You might have heard British writer Damian Barr quoted at some point over the past year:
“We are not all in the same boat. We are all in the same storm. Some are on super-yachts. Some have just the one oar.”
The coronavirus pandemic has impacted us all, but not equally. What should have been an indiscriminate equalizer, a deadly air-borne virus that does not respect borders, has laid bare inequality on a global scale. Wealthy countries shored up against the storm, often leaving our poorer and more vulnerable neighbours at the mercy of the elements.
The simple fact of a person’s birthplace has had a stark effect on their outlook in this pandemic. If you become very sick from coronavirus in South Sudan and need to be ventilated, you will be relying on one of only a handful of ventilators serving a population of 12 million people. The UN predicts that nearly half of all existing jobs in Africa could be lost during the pandemic, and with no government furlough schemes to provide a safety net, hundreds of millions of people worldwide have fallen into extreme poverty.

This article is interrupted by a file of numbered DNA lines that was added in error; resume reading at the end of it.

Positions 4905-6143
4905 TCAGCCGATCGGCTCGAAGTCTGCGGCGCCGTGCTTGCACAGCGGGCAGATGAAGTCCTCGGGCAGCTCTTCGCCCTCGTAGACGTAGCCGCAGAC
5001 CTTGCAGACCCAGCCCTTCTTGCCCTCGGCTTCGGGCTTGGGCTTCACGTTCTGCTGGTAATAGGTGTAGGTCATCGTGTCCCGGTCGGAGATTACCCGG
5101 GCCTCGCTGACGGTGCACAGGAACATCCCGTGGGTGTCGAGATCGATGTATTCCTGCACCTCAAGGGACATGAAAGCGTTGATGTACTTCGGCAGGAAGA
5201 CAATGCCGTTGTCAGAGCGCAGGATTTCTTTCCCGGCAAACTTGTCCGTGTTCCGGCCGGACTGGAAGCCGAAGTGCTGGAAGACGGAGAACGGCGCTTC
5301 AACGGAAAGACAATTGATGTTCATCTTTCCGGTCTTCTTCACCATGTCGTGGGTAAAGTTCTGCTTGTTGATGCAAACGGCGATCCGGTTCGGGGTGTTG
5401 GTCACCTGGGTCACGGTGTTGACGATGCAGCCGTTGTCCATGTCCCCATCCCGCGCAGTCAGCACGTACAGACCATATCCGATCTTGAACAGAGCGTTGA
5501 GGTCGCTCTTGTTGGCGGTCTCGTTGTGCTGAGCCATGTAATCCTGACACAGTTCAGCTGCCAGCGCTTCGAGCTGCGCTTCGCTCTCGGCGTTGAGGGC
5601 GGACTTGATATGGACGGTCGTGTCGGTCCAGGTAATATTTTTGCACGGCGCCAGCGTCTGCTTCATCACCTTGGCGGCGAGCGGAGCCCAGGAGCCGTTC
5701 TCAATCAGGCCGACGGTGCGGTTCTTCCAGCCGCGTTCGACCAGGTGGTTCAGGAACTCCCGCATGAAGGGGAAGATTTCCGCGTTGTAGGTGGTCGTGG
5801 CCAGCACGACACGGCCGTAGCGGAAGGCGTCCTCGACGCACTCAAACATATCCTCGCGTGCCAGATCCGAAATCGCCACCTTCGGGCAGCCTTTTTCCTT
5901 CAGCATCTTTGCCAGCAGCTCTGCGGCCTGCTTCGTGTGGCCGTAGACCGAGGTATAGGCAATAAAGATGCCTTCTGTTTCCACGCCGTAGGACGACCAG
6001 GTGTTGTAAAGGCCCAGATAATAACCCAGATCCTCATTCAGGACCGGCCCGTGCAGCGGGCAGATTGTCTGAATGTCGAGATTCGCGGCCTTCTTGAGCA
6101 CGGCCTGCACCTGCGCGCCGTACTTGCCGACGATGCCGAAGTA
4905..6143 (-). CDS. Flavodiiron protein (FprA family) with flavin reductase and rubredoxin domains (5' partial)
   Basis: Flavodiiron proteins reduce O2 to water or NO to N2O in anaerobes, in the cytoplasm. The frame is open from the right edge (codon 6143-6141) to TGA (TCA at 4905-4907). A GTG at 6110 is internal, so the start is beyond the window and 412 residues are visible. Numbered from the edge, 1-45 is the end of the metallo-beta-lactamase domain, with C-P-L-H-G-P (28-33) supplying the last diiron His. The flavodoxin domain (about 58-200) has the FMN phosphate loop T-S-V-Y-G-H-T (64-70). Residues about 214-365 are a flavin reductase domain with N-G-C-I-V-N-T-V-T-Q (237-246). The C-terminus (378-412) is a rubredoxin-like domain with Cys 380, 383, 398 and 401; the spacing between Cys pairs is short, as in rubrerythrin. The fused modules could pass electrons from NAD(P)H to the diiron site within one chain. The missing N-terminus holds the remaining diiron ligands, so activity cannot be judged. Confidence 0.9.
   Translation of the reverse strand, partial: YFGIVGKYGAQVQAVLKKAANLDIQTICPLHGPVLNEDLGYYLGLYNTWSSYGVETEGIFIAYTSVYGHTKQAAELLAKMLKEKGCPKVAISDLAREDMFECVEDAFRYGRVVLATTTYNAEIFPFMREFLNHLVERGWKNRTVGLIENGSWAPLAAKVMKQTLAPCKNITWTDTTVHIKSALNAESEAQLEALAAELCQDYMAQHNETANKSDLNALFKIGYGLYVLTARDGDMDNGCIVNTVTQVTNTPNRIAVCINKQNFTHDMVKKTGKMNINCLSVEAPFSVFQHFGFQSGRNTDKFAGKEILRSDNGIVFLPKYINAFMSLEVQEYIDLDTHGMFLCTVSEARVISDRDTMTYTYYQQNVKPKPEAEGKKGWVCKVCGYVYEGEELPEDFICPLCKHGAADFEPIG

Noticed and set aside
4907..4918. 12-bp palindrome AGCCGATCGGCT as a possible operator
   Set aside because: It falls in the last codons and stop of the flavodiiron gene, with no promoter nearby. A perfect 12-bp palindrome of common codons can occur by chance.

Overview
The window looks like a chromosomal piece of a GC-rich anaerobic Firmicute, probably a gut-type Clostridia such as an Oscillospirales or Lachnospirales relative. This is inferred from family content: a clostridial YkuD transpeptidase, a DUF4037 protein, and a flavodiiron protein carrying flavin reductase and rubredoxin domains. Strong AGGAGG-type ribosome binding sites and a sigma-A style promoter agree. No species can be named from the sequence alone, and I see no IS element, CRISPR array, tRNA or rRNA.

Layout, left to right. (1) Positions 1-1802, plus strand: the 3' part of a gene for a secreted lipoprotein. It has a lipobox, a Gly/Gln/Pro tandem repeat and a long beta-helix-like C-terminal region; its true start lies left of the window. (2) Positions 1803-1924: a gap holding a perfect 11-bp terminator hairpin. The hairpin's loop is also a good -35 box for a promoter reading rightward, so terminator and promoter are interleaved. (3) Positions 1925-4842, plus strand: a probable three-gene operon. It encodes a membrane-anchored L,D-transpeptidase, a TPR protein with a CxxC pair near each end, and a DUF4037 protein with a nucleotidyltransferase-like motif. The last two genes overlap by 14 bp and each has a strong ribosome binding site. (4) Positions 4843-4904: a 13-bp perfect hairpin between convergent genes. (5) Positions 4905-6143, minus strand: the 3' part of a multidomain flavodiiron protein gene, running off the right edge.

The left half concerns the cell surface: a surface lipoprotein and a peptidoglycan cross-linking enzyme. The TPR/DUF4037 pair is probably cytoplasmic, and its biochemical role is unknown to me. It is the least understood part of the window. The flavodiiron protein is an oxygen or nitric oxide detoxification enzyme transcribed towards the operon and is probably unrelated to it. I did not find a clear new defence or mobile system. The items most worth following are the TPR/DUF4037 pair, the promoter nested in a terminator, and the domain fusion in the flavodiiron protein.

Indeed, some of us face this pandemic with a much stronger boat than others.
This divide is seen particularly sharply in Israel and the occupied Palestinian territory. Christian Aid has been working in the region since the early 1950s, when we first provided humanitarian relief to Palestinian refugees.
Life in Israel and the occupied Palestinian territory was never ‘normal’ as we know it, with Palestinians in the region having already faced extreme restrictions on their movement for many years. With one of the highest population densities in the world, a devastating air, sea and land blockade and unemployment levels of nearly 50%, life in Gaza in particular was a daily struggle before the coronavirus pandemic hit last March.
Further restrictions to prevent coronavirus from spreading have resulted in more people losing vital income, making it even harder for families to put food on the table.